Colour harmonies are created when two or more colours are chosen depending on their colour wheel positions.


A surface’s texture defines its feel; it may be hairy, smooth, rough, soft, sticky, or glossy. The majority of graphic designers are required to visually convey texture via the use of illusions that mimic how their work would feel if visitors could touch it. Texture is critical for giving designs a polished and professional appearance.
There are many techniques for incorporating texture into your design work. If your inspiration comes from nature, you may choose to work with organic textures such as leaves, tree bark, stones, fur, flowers, grass, and soil.
If you like photography, you may learn to layer your work by including images into your background. Adjust the saturation and transparency settings of your image to generate textural contrast and notice the effect on your design’s mood.


Whether you are choosing a font or creating your own typography for a graphic design project, it is essential that the type be legible and appropriate for the subject. Because type has such an impact on the overall tone of a design, consider whether your letters should be printed or scripted, and if their angles should be crisp or rounded.
The weight of your letters is also critical to your design. Letters that are large or thick often indicate the significance of the words they represent. However, if you are not careful, they may seem heavy-handed or disrupt the design’s balance. While thin letters may be beautiful and modern, they can also be seen as fragile. If you are having difficulty deciding on a single font or size for your logo, you may be able to include multiples into the final design. However, as a general rule, no project should contain more than three.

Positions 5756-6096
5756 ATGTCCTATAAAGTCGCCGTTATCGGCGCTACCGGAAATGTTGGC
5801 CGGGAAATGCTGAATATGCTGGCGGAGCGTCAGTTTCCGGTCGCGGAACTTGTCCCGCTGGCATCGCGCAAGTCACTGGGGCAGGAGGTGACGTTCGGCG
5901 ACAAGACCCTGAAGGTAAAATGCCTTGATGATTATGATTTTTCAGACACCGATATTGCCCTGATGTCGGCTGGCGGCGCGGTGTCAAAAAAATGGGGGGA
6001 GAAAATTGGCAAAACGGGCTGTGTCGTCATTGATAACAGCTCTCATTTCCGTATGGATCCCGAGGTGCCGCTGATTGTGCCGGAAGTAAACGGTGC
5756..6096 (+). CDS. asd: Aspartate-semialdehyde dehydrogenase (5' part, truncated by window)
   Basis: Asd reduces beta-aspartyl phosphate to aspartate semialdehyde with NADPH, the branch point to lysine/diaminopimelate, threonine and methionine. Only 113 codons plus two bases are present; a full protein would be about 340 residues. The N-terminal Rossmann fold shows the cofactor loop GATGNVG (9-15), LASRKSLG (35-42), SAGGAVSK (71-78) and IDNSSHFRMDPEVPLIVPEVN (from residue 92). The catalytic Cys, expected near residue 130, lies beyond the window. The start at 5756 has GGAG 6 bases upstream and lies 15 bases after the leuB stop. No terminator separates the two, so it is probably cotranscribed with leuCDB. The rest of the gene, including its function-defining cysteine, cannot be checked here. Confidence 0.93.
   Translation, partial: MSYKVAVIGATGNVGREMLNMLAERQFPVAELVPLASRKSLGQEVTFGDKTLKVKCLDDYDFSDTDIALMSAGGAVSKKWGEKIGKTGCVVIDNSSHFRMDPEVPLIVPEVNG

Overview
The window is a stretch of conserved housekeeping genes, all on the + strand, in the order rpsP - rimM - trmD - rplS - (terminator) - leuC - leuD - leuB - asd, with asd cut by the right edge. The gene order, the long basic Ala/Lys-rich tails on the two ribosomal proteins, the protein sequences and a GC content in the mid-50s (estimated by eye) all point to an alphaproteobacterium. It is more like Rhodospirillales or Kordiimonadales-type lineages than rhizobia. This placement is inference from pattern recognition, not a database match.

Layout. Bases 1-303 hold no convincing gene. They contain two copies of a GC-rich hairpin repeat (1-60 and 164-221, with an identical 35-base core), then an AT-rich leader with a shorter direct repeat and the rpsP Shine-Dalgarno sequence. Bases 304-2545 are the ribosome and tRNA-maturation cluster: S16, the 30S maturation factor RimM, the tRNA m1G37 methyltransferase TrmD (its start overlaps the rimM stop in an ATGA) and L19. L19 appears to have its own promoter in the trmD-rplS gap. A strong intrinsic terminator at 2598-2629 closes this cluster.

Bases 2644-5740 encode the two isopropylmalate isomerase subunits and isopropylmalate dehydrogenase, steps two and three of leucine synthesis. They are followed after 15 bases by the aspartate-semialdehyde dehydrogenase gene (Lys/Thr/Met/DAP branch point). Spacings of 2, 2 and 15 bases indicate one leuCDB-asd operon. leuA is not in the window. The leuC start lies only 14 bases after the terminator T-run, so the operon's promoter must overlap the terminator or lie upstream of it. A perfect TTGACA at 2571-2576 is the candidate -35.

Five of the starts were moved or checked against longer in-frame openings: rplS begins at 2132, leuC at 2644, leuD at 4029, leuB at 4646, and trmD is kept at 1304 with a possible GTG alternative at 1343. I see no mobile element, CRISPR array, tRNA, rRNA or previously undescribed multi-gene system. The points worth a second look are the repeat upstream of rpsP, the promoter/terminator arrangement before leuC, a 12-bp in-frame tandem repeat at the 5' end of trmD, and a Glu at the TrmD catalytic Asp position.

Spacing is a critical element in every designer’s toolkit. It may give a design more breathing room, increase its visual impact, balance off heavier visual components, and draw attention to important images or phrases. A design that is overly cluttered aesthetically makes it difficult for your audience to understand.
Spacing may be used to either separate or link things. A little gap between visual components implies a strong connection, while a large space shows a weak link. While surrounding a visual element with space emphasises its importance, the space itself may suggest loneliness and isolation.


Whether graphic designers use photographs or drawings, they rely on images to grab their audience’s attention and communicate certain messages. A photograph serves several purposes: it provides context for a designer’s message, it adds necessary drama or action, and it creates an overall mood.
When using photographs into your work, it is important to choose photos that communicate the intended storey while also maximising aesthetic appeal. You could use a photograph with a lot of contrasting colours and textures to interest visitors visually. Alternatively, you might highlight a certain part of a photograph to show the area on which they are concentrating their attention.

Images are one of the most effective forms of visual communication. If you harness their strength effectively, your work will convey much more than you ever thought possible.